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Jewish Journal

The Blame Game

by Noga Gur-Arieh

May 14, 2014 | 8:22 am

Better times: Israel's Prime Minister Benjamin Netanyahu (r.) speaks with Palestinian President Mahmoud Abbas in the Monroe Room of the State Department in Washington, September 2, 2010. Jason Reed/Reuters

Lately, the so-called “peace talks,” aimed to resolve the ongoing conflict between Israel and the Palestinian Authority, changed their course from trying to negotiate the terms of ending this very complicated situation. It seems that in the past few weeks, all sides involved are occupied with only one question: Who’s to blame for the lack of solution?


The “peace talks” started to crumble a while ago, and some would say that from Day One it was obvious that this thing was going to fail. This knowledge did not stop John Kerry from trying, perhaps too hard, to get Netanyahu and Abbas to sit down and talk. Truth is, the gaps were just too big. Abbas was not willing to acknowledge Israel as a Jewish state and Netanyahu was not willing to stop building settlements.


Nonetheless, the “talks” took place, and newspapers were filled with speculations on who was going to cave first and if this whole “peace plan” would even work. Both sides, with the not-so-subtle push from the Americans, tried to talk. The problem was that while they talked peace, they acted differently. Netanyahu continued to build and Abbas continued to allow terrorists act within Israel and threaten the future of the Jewish people.


In the meantime, more than a fair share of people lost their lives. The most recent of them was 20-year old Shelly Dadon from Afula, who left home for a job interview and never returned home. This happened only several months after the brutal murder of 19-year old Eden Atias who was stabbed by a hateful man who was trained to kill for “justice.” As you read these lines, future terrorists are being educated to do the same — to “kill the Jewish devil.” Now, the only question that needs to be asked is: How many innocent people losing their lives will be enough for our leaders to take this peace process seriously? True, Abbas is not willing to settle, but maybe this is why we must take a step back and show that at least one side is serious.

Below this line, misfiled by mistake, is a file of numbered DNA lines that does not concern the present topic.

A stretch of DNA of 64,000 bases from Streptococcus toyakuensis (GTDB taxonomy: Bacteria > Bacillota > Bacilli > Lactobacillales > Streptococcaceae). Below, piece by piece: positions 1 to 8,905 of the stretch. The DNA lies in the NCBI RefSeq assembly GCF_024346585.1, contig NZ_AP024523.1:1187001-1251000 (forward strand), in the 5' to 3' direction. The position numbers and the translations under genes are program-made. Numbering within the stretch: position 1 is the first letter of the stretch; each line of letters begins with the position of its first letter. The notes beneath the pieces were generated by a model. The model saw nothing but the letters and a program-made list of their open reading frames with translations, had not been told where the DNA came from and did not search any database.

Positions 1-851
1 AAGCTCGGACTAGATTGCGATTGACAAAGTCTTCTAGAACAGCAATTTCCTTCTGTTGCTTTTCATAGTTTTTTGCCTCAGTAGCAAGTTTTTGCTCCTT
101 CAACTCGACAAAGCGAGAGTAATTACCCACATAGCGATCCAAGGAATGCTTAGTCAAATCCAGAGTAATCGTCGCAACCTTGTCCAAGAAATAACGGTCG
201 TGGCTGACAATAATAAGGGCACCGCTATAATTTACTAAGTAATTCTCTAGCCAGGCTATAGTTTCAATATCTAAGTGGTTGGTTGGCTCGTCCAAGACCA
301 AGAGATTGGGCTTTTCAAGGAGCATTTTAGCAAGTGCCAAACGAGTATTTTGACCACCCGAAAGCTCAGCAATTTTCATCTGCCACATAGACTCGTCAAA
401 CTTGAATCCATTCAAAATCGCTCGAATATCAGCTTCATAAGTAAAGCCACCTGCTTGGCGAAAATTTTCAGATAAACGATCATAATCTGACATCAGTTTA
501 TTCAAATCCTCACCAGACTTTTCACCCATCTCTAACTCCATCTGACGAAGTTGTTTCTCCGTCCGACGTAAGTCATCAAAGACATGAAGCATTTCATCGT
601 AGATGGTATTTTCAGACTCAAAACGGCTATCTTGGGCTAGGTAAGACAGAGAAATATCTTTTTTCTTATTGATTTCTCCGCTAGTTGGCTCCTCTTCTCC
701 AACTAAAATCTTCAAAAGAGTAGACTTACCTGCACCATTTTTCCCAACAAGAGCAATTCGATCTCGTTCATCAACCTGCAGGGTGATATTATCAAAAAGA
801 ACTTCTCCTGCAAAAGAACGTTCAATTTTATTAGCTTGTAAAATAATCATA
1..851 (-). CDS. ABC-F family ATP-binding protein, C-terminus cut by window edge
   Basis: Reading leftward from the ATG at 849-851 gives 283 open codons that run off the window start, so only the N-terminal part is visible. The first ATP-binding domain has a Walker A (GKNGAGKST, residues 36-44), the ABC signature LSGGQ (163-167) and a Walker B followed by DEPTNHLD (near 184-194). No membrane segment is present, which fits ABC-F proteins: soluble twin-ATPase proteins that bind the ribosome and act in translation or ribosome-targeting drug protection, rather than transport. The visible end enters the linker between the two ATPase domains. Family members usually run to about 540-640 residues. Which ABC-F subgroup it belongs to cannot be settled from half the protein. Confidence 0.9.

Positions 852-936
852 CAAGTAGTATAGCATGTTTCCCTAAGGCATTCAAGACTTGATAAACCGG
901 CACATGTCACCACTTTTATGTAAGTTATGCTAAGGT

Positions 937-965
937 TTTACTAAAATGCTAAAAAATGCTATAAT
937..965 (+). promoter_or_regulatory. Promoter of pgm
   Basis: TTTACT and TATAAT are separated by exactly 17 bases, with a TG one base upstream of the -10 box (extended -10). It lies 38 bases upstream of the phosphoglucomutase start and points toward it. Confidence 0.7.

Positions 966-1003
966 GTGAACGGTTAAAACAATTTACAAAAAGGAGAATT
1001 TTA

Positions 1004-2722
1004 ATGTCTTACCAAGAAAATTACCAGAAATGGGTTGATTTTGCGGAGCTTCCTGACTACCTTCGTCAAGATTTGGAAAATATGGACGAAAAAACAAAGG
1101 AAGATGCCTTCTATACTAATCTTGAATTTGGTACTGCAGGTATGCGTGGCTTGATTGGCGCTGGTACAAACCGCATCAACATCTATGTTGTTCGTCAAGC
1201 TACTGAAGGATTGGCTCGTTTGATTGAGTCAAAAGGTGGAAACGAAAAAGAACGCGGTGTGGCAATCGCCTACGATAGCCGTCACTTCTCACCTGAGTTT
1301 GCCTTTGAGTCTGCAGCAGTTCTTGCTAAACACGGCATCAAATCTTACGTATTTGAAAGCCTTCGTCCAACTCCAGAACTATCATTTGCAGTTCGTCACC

Neither Israelis nor Palestinians like living under this dark cloud of the conflict, but it seems that our leaders, including the mediator, are too busy pointing fingers to take action. With us barely noticing, the latest discussions regarding the conflict focus on people from Israel, the United States and the Palestinian Authority blaming one another for the failure of the “peace talks.” Does it truly matter who’s to blame? Not really, because everyone is to blame.


Maybe the reason why the current round of discussions failed is because the main effort went to blaming others for “not really wanting peace.” But the naked truth is that not a single one of all three leaders involved truly wants peace. They want adoration and they want to make history. Maybe they also want quiet in the region, but they don’t want peace — at least not enough to make the proper compromises BOTH sides need to take.


We want peace. Us, the “little people.” We are sick and tired of opening the morning paper and read about another death in vain. Respected leaders, stop the blame game; take responsibility, take action!

 

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ABOUT THE AUTHOR

My name is Noga Gur-Arieh, and I’m an Israeli Journalist, currently studying for my B.A degree in Media and Political Science, at Tel Aviv University.

I am very socially...

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